CASSANDRA JENKINS — Share families, cultures around a good meal

Published 12:01 am Wednesday, February 12, 2020

Food is a universal necessity and one of the best ways to get to know a culture.

Many families have sacred, secret recipes in their cookbooks handed down from generation to generation, prepared by parents who were taught by their parents, so on and so forth.

All these people from our past and present have created a melting pot of culture that tells us exactly where they’ve been and who they are, because local cuisine gives people an identity, tells a story, provides a background and even creates dialogue.

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Jean Athleme Brillat-Savarin once said, “Tell me what you eat, and I’ll tell you who you are.”

In my own experience, I’ve found this to be true.

This past year, I traveled to England, Spain and Mexico, and besides the breathtaking views and historical landmarks, food was a favorite on my list of reasons to return.

In England, I sat on the beach eating fish and chips, watching the sunset as my native-born Brighton instructor talked about the origin of the meal and how different it was from American-style fish and fries. The next morning, I woke up to a fresh cup of tea, biscuits and clotted cream.

Spain offered traditional paella with mussels and shrimp below the glare of the La Sagrada Familia as a tour guide spoke about Spain’s luxuries. On a cruise ship to Mexico, I tried escargot for the first time on the instruction from my fellow dinner mates.

All of my best memories of each individual trip were spent alongside a meal I had never tried before, around a family and a destination that were new to me. I learned from each host where the food came from, how they were taught to cook, where their family grew up and more — all because of a meal set around a table.

But, while those experiences were great, I didn’t have to leave the country to get the same experience.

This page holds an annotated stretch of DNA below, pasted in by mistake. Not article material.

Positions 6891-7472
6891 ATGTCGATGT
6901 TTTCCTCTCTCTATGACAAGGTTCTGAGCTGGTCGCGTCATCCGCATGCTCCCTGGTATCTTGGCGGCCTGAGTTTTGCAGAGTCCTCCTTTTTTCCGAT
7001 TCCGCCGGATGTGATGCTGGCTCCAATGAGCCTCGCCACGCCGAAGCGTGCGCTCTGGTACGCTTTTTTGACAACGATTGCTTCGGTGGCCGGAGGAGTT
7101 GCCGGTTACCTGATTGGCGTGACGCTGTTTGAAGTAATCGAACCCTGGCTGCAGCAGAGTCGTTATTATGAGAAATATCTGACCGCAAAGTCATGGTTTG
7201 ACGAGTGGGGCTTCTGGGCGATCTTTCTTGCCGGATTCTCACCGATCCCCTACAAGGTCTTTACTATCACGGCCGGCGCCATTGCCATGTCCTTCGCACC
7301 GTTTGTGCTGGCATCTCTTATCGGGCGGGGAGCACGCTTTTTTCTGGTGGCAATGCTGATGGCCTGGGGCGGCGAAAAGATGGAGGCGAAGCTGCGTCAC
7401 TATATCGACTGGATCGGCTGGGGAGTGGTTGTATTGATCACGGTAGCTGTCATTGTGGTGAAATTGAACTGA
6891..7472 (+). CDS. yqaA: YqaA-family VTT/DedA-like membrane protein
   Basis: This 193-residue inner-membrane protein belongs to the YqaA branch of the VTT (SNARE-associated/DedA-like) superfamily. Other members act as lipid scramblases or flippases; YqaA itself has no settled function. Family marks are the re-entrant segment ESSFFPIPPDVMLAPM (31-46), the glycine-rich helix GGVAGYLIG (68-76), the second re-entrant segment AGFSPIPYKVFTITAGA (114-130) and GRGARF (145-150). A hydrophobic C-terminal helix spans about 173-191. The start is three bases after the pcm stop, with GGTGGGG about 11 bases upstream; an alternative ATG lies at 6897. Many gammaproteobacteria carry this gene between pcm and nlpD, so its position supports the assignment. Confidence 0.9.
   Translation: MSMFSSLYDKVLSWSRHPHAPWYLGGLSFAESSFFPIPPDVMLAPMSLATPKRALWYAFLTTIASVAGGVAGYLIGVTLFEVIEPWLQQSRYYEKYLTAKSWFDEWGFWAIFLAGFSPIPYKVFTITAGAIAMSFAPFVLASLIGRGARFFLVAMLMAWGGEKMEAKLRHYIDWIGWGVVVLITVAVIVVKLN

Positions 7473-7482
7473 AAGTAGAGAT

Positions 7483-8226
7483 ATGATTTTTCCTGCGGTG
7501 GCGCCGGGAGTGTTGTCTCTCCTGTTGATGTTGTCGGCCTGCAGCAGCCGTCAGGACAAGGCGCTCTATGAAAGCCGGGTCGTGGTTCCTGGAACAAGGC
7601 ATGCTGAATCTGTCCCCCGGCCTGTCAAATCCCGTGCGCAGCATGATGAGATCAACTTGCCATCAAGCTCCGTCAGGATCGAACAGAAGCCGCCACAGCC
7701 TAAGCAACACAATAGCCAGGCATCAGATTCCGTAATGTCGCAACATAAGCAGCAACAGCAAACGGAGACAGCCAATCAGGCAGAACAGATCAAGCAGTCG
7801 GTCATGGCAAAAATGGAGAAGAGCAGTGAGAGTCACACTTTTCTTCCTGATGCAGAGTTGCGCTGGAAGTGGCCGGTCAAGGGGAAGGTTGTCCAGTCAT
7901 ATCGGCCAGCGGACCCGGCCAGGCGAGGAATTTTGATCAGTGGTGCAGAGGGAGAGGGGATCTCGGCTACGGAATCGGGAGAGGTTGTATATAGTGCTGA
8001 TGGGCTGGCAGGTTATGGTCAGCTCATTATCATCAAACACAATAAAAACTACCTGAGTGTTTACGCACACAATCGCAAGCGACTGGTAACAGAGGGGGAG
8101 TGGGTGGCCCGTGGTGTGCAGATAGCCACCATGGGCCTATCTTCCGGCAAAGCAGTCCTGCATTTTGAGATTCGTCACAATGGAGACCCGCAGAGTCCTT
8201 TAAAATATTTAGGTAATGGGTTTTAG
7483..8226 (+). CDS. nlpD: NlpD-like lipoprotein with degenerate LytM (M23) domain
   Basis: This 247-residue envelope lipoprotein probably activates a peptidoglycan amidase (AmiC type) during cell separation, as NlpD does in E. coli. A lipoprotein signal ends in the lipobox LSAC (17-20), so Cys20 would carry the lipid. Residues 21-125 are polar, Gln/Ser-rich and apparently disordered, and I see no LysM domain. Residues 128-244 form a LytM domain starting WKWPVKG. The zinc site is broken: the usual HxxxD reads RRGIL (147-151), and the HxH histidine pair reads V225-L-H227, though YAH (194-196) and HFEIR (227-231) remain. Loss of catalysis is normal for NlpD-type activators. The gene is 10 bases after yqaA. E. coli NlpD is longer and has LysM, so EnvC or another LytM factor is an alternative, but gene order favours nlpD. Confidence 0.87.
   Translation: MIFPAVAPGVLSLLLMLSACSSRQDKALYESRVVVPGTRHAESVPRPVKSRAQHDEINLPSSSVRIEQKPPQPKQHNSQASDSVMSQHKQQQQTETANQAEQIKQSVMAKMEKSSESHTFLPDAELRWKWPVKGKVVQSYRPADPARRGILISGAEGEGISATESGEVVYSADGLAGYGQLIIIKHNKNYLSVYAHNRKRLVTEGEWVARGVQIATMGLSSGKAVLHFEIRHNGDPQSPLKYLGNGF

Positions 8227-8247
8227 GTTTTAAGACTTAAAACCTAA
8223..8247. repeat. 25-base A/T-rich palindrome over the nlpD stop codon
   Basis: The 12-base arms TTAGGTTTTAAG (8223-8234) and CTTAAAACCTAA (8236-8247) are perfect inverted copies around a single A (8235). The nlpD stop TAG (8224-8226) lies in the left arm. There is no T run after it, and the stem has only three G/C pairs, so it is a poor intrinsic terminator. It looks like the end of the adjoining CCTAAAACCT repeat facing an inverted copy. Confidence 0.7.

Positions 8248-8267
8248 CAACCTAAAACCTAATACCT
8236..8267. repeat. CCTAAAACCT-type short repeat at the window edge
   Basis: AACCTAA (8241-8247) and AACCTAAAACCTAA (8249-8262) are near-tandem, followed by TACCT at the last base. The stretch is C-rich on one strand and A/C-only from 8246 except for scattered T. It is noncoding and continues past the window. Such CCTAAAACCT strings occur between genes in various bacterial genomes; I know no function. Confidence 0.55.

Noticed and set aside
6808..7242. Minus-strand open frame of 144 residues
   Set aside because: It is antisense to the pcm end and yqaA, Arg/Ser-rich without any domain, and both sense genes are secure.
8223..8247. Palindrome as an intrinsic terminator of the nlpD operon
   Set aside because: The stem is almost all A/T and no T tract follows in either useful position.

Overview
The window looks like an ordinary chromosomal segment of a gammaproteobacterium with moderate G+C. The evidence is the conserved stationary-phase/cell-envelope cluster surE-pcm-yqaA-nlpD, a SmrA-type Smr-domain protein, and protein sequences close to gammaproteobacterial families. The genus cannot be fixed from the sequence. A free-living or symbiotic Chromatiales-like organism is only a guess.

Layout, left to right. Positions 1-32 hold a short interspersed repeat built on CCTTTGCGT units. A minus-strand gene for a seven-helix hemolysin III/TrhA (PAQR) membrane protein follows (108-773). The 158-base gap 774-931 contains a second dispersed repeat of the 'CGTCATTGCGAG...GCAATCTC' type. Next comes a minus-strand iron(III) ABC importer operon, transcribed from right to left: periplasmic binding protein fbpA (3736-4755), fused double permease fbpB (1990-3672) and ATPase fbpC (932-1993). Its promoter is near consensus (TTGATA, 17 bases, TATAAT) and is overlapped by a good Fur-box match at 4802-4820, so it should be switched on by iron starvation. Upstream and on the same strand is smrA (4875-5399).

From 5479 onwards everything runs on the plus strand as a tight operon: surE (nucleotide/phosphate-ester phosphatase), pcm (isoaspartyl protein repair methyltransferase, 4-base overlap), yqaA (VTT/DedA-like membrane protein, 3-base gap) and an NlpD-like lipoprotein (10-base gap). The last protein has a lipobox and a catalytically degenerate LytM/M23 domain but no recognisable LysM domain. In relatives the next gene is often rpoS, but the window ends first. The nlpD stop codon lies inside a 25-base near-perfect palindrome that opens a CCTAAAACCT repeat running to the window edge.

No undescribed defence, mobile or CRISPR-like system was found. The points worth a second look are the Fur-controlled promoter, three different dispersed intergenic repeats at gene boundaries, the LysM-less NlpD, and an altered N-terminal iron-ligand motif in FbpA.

Kenny Mings, owner of Touch of Cajun Café in Nederland, his wife and co-owner Deanna, are third and fourth generational Cajuns doing the same thing, bringing families together through food.

“I grew up poor,” Mings said. “My mom was a single woman who worked two jobs, and back then in the typical ’80s, crawfish was cheap. When I was young, crawfish was 30-40 cents a pound. I learned how to pull the strainer out of the pot by the time I was 12.”

Mings now sells his crawfish to Southeast Texas as one of the few restaurants to use a unique method of soaking the critters to bring the flavor through the meat and not sprinkling the spice on the outside.

Deanna learned to cook from her grandma, Ethel Folks, who started Doguet’s Roux, an authentic Cajun roux used in gumbo.

“The Cajun culture is dying,” she said. “We are trying to bring it back through something that was important to the culture like food and atmosphere. We make dishes that are often forgot about by Cajun culture and we strive to make this restaurant feel like home to the authentic Cajuns in Southeast Texas. We often hear that when they come in, it’s like being in their grandparents’ house in Louisiana.”

Southeast Texas is a diverse community offering true Cajun-style sausage and potatoes, Vietnamese pho, Italian chicken venito, Nicaraguan beefsteak and more.

Try it out and see what you can learn about a person and his or her culture through a freshly served entrée.

Cassandra Jenkins is a news reporter at The Port Arthur News. She can be reached at